21 August 2005

Are We At A Tipping Point...?

I certainly hope we are!


Littwin: Sheehan's Vigil In Crawford Strikes Chord
August 18, 2005

The phrase of the moment is tipping point.

Maybe that's why George W. Bush's vacation bike rides suddenly seem so dangerous.

For Bush, the world has been increasingly unsteady ever since he went to Crawford and Cindy Sheehan, the grieving mom, followed him there.

It's not about the bike, of course. It's not exactly about Cindy Sheehan, either.

She went to Crawford to demand to see Bush so she could ask him to explain why her son had to die. And her critics wonder why she didn't ask the question when she met with the president last year, soon after Casey was killed.

It's that question that goes directly to answering why Sheehan is having such impact.

Look at to the polls, where Bush's numbers on Iraq - as Frank Rich noted in The New York Times - are strikingly similar to Lyndon Johnson's 1968 numbers on Vietnam.

A Newsweek poll puts it at 34 percent. That's when people start to wonder about tipping points. That's when someone like Cindy Sheehan comes along and the narrative turns.

If Sheehan had shown up in Crawford a year ago, we would have shaken our heads at the cost a mother has to pay. And then moved on to the next story.

A year ago, there wouldn't be this kind of standoff.

This year, at this time, as the war goes wrong, more Americans are wondering about the cost that a nation has to pay. And the question that Sheehan asks is the question that won't go away.

That's why there were rallies across America, and across Colorado, Wednesday night.

They were expecting something like a thousand people at the Civic Center for a vigil that Sheehan inspired. Crowd estimates are notoriously unreliable, but it definitely was a crowd.

There were candles. There were signs. There were speeches. There were sing-alongs. There was a guy with a sandwich-board-type sign saying, on both sides, "I'm Embarrassed. I'm Ashamed. I'm Republican."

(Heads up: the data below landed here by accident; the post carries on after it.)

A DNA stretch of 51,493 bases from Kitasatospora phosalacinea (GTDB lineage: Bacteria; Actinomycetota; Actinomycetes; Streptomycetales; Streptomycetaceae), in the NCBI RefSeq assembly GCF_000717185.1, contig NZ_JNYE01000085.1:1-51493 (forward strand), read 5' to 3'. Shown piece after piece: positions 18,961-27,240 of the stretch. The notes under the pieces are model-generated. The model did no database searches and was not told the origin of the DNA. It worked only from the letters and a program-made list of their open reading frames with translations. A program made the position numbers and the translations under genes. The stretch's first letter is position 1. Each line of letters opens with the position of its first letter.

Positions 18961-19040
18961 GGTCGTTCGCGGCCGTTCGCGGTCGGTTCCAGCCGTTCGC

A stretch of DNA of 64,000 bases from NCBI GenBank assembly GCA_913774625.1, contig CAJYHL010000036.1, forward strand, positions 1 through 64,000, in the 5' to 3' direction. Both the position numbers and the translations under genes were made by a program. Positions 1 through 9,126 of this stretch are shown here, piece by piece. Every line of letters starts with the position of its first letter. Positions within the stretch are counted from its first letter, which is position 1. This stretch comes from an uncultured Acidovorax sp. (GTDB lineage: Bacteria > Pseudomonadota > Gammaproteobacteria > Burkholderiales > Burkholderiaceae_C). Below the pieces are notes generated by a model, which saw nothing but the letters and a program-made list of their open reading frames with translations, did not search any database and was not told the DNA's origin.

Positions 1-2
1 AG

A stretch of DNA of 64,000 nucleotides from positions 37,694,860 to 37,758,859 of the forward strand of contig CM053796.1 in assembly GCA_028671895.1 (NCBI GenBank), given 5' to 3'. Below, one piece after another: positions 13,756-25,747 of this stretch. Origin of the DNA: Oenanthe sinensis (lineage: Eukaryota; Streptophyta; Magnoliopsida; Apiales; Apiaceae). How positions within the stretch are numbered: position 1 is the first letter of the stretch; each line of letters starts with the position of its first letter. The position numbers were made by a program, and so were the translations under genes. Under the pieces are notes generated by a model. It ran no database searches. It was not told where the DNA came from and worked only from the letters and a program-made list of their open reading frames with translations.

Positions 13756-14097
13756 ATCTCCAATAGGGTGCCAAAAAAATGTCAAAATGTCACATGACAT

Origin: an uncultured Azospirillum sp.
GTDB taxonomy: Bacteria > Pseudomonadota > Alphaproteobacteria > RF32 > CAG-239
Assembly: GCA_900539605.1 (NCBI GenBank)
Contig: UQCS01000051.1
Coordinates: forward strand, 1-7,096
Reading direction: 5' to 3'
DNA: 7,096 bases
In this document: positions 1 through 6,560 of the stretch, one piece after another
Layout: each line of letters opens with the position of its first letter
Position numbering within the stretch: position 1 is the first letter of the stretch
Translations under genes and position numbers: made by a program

And there, among the organizers, was a mother whose son had just joined the Marines - a conflict within a conflict.

"It's time to hear a mother's pleas," Pamela Osborne told the crowd.

Osborne has worked for years with MoveOn.org and was shocked when her son, Daniel Bentley, a high school student now living in Texas, told her he had enlisted.

"I felt disbelief, anger, sadness, terrible sadness," she said. "I love my son, my only son. I want to honor him - honor what he's doing.

"But my first reaction was, 'Are you crazy?' "

Now Osborne worries about the cost she might have to pay someday.

As she spoke to me, a man across the lawn was holding a sign saying "We're all Cindy Sheehan."

Sheehan arrived in Crawford as the American death toll in Iraq was climbing over 1,800, as bombs kill Iraqi civilians almost daily, as the news of the 7/7 bombings in London still makes headlines.

We can argue about whether Iraq was the right war to fight in the right place. Most people at the peace vigils didn't need Cindy Sheehan to know which side of that argument to take.

But it doesn't answer the question of what happens next. Bush says the troops will leave Iraq when it's possible to leave Iraq. And, meanwhile, the poll numbers keep dropping.

Sheehan arrived in Crawford as the Iraqis struggle to write a draft of a constitution while, back at home, fewer people are asking anymore about why the media are covering up the good news out of Iraq.

What you get, instead, is uncertainty here and uncertainty there.

Whether it's the Kurds who explain why they want it written into the constitution that they can secede. Or whether it's the Shiites who are asking for a greater role for clergy in the southern part of Iraq. Or whether it's the Sunnis who have to be convinced to join at all - at least the ones who aren't involved in the insurgency.

And then there's the troubling news that the Iranians seem so happy about it all.

A tipping point?

I don't know.

I know that at the vigil I ran into Bill Vickers, an 82-year-old World War II vet, a Marine who fought in the Pacific. He calls himself an arch-conservative who voted for Bush twice and who is now a critic of the war.

"This is not a war any rational person could support," Vickers said. "Back in World War II, we died for a reason. This war has no reason and no graceful way to end."

He said it was his first anti-war rally - but won't be his last.

But for many there, it wasn't about the course of the war - it was the cost.

I met Becky Alfrey, a mother, who is holding back tears and her daughter Kim, who tells of a friend who was in the Marines, who went to elementary school with her, who went to high school with her, who died in a burn unit after being wounded in his second tour in Iraq.

Kim says she was apathetic about the war - until then.

"It doesn't really hit home until someone you know dies," she says. "I'm just starting my life. He'll never get that chance."

Her mother nodded in agreement.

You know that Cindy Sheehan would, too.


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